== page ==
Last Monday’s Raw featured a great deal of retrospective of the life and career of William Moody, otherwise known as Paul Bearer. Even with the widely debated and controversial utilization of this tragic event to further a major storyline between CM Punk and The Undertaker, the WWE still provided a very fitting tribute. While Punk used the death as a tool in which to further aggravate the Deadman, I feel he did so without directly insulting the man involved in this tragedy and kept it to a certain level of tastefulness.
The same cannot be said for a certain unknown fan within the Bankers Life Fieldhouse in Indianapolis, who decided it would be a good idea to blurt out the phrase “Say something” to a solemn Kane, who was backstage holding an urn that was representative of the man who was a very influential part of his career. It left a bad taste in my mouth, and I assume the mouths of a majority of people watching at home. And it’s moments like these that make me deeply contemplate what compels someone to say something like that.
The theory that gets thrown around a great deal is that wrestling is the ultimate form of escapism, and while I find that true for the most part, it should not be used as an excuse. I’ve seen hundreds upon hundreds of fans that feel the need to chant things that can be considered racist, homophobic, sexist and downright out of place or rude. They then tend to follow it by stating that they do not act this way in their normal day-to-day lives, but because they are attending a wrestling event, things are different.
Honestly, I don’t believe that for one second. No pro wrestling storyline or angle has made me pull a complete 180-degree turn and say something that I do not truly mean. For example, when I am at a pro wrestling event in rural San Antonio, TX and a majority of the crowd is tearing apart a young gentlemen in leopard print tights and a leopard headband, (who quite frankly wasn’t doing anything to demean or accost them) yelling at him that he is a “homo”, encouraging their children to scream the same things, and then once that person has been defeated, chanting “Homo’s gotta go” at him as he leaves, I feel uncomfortable.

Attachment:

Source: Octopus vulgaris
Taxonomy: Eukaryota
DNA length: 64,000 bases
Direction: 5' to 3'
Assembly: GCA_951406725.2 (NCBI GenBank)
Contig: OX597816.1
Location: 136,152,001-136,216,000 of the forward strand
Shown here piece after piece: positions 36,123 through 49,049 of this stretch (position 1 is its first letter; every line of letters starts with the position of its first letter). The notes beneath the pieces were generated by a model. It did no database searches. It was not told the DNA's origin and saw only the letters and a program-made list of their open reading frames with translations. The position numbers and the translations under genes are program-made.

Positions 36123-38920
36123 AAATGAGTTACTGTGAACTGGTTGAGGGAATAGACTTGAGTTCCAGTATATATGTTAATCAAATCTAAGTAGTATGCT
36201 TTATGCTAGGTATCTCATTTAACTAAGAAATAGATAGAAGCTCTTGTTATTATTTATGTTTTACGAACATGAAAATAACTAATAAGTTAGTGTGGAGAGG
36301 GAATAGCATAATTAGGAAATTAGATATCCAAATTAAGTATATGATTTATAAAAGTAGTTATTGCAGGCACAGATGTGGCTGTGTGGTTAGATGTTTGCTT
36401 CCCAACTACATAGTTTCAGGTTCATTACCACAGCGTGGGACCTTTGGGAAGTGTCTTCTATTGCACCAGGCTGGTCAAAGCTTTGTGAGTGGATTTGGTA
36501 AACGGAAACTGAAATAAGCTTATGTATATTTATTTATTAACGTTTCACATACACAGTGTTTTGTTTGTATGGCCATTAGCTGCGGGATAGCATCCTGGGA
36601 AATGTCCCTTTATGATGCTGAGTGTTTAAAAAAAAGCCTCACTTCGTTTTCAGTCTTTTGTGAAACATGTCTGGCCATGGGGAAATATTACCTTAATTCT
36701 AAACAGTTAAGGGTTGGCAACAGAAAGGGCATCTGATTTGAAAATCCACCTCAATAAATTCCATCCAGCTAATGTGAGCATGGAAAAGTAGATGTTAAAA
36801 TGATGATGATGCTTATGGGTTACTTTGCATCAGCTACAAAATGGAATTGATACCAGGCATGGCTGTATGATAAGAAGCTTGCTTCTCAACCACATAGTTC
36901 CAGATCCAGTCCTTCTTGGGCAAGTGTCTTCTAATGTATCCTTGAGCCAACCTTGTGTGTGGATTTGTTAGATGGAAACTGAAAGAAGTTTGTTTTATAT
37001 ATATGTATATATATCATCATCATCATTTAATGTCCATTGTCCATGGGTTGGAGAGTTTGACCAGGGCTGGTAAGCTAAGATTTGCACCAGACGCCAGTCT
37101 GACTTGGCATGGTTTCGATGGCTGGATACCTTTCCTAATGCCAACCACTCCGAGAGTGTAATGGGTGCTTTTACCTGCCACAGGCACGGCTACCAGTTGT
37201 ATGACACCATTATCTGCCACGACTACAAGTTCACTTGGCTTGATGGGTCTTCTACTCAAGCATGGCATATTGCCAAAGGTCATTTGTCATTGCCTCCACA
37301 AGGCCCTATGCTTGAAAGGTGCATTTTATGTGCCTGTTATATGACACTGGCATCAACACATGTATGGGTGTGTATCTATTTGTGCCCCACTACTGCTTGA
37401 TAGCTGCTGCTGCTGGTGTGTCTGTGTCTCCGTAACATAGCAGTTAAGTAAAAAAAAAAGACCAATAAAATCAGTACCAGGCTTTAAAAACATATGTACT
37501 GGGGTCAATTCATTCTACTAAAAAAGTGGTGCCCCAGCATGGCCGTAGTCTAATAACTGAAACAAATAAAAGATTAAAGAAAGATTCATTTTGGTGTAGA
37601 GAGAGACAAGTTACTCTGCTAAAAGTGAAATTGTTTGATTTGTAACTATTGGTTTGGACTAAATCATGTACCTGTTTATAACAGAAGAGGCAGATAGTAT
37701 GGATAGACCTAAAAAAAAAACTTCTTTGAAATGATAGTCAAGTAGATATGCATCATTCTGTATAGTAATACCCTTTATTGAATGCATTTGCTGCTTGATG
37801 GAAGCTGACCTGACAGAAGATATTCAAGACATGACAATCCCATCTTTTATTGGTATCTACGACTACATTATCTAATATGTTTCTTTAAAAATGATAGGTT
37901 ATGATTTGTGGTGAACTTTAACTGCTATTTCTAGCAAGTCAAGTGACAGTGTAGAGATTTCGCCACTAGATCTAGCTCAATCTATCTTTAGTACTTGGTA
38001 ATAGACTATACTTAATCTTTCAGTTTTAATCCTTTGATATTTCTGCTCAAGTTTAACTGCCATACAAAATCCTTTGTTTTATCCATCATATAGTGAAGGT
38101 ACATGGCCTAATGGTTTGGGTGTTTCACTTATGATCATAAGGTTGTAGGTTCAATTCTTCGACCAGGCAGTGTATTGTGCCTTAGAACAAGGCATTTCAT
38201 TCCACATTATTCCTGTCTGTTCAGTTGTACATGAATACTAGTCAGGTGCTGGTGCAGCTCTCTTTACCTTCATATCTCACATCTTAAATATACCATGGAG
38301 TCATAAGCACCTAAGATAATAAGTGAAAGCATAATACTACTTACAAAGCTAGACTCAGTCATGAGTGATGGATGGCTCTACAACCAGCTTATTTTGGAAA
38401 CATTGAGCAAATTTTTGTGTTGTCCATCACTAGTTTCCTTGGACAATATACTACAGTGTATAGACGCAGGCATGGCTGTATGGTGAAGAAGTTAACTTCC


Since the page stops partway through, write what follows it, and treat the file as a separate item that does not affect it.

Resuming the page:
If that situation sounds extremely specific, it’s because it legitimately happened.
Many of times, the justification that is given to me by others for things like this is that “It’s wrestling”. Pro wrestling has tendencies to be homophobic, racist etc. There’s no real denying that. But, that doesn’t mean that a fan of pro wrestling must in turn become a fan of these tendencies. They are not one in the same. Act the way that you would act if this same situation were placed in front of you in a real life scenario. In other words, never compromise your beliefs and morals because of what the people on wrestling do.
In this instance however, I think it has more to do with a fan’s sense of entitlement as opposed to mimicking the way they would behave in normal life. I’ve seen very crass fans justify their actions by stating that because they dolled out a certain amount of money for their ticket, they can behave in any which way they please. Yes, that person has most likely worked hard to earn that money, and therefore their seat in the crowd. But in no way should the degradation of a performer by a fan, because of the desire for a certain end product, be approved. Eliminating the idea of kayfabe from this situation, we saw a man mourning the death of someone who he has traveled the roads with for many years. He was mourning a man who helped to shape his iconic character in its early stages and who has inspired so many others. And another person is screaming at him in a time of reflection that he needs to talk more. No amount of money entitles a person to do such a thing and not be at the least accosted for it.
Pro wrestling faces massive problems when it comes to dealing with fan entitlement. They want to make fans apart of the show as much as possible. But where do you draw the line? We are known to be opinionated, and very often we become demanding because of those opinions. But hopefully, no obstinate attitude will get in the way when looking at the bigger picture. As much as that fan may have wanted Kane to do something different, in this case speak more, something greater was playing out before him and it most definitely was not the time, nor the place.
Maybe it is because we want to be the same style of fan we are while sitting down and watching every week of television, just so we can try to pretend the heavy stuff is not real. Let’s just hope that’s what was going through that mans head, and hopefully it will provide a bit of reasoning as to why a person would do or say such a thing.
We can only hope.
Eamon Paton is a college sophomore, Texan, and wrestling fan for over 10 years. He writes at his blog, where I talk all things pro wrestling. You can also listen to him talk pro wrestling on the Wrestling Mayhem Show podcast, a part of the Sorgatron Media network. Follow him on twitter @TheWrestlefan.